Copywriting typographic

Marketing copywriting: what you need to know

The digital era has changed the world of marketing copywriting; it’s changed the way people read and digest information – both online and offline.

Increasingly short attention spans require sentences and paragraphs to be short and to the point.

Plus language has changed through the world of social media – using an ancient Oxford English Dictionary just won’t cut it anymore.

Guess how many new words, senses and sub-entries have been added to the Oxford English Dictionary this year? Almost 700!

Yes, words such as ankle-biter (a child, NOT short trousers) and sharenting (parents publicising sensitive content about their children on internet platforms, NOT shared parenting) are now official!

But my experience as a marketing manager shows that this new world of copywriting is often misunderstood.

And it’s no wonder, when fresh graduates start their careers as academic writers, using technical jargon and formal writing structures.

And more experienced marketers habitually use legacy styles that don’t reflect modern (digital) consumption trends.

So here are my top tips for effective copywriting – in a digital world, where distractions are rife. Think websites, advertising campaigns, social media and more.

And remember…

Words, are, of course, the most powerful drug used by mankind.” Rudyard Kipling

Understand your audience

  • Understand who you’re talking to – who they are, where they’re from (demographic profile), what their barriers, motivations, aspirations (psychographics profile), lifestyle and media habits are.
  • Think of your audience as a person rather than a group – it helps. The more specific and personalised your message is, the more effective it will be.
  • Follow your house style. But adapt your tone to suit your audience (and your channel).

Establish your objectives

  • What do you want your customers to know? Information
  • What do you want your customers to think? Attitude/opinion
  • What do you want your customers to feel? Emotion
  • What do you want your customers to do? Action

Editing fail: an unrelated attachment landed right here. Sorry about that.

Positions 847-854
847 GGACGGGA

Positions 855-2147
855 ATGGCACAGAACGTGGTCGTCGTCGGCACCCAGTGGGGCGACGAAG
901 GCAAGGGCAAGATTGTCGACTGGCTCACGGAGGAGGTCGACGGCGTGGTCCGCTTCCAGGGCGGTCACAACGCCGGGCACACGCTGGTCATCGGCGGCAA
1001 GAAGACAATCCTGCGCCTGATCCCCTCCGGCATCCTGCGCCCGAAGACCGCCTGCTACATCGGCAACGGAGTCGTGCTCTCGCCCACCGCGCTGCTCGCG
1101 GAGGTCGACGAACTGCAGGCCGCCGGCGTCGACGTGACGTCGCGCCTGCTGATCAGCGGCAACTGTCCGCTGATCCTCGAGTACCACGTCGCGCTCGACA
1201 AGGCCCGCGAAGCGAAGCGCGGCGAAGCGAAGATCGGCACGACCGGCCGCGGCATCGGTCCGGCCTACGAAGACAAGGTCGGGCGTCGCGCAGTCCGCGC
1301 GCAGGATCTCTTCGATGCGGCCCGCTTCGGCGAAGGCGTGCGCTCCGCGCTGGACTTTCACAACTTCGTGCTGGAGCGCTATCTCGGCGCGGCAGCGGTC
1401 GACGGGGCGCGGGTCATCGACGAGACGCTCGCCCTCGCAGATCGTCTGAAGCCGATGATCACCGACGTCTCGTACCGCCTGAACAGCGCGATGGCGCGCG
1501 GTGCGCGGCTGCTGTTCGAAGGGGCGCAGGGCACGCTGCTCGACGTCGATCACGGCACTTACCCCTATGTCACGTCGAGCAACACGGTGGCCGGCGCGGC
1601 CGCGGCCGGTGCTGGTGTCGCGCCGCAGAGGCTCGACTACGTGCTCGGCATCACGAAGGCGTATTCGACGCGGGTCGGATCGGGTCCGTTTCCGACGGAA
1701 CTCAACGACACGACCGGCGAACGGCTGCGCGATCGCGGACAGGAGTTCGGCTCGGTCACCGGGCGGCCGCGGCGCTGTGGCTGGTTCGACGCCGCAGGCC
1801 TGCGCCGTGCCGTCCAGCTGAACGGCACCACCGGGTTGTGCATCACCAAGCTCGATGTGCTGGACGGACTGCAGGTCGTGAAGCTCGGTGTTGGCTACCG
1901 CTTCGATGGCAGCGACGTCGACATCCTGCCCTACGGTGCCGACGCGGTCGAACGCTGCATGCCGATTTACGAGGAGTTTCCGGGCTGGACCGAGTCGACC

Break the rules

Good copywriters break the rules! They push boundaries, which is why their words work.

  • People enjoy reading something erudite. Don’t get too ‘rulesy’.
  • It’s good to use contractions, isn’t it? But not too often.
  • And to start sentences with conjunctions. No?
  • But vary sentence length. And use sentence fragments. It works!
  • Dispense of unnecessary punctuation. It hinders. It doesn’t help.
  • Don’t over-capitalise. It’s old-fashioned and hard to read.

Evoke emotions

Reasons lead to conclusions. Emotion leads to action.” Donald Calne, Neurologist

  • Emotion helps us evaluate options and make decisions, because the information we have is usually incomplete, ambiguous or biased.
  • We even justify our decisions with emotions, eg. I loved it, I was gutted, it just felt right
  • So use emotive words in your copy, eg. We care or Enjoy studying at a world-class university.
  • Encourage your audience to visualise and you’ll encourage them to feel, eg. Imagine if this was your classroom or Picture yourself here.

Use persuasive language

  • Logos – logic that forms the foundation of a claim: facts, details and data that support your claim (value or virtue)
  • Ethos – your source’s reputation, credibility or authority (trust)
  • Pathos – personal relevance, emotional appeal, visual language, sensory details (comfort and trust)

Simplify complex ideas

Be clear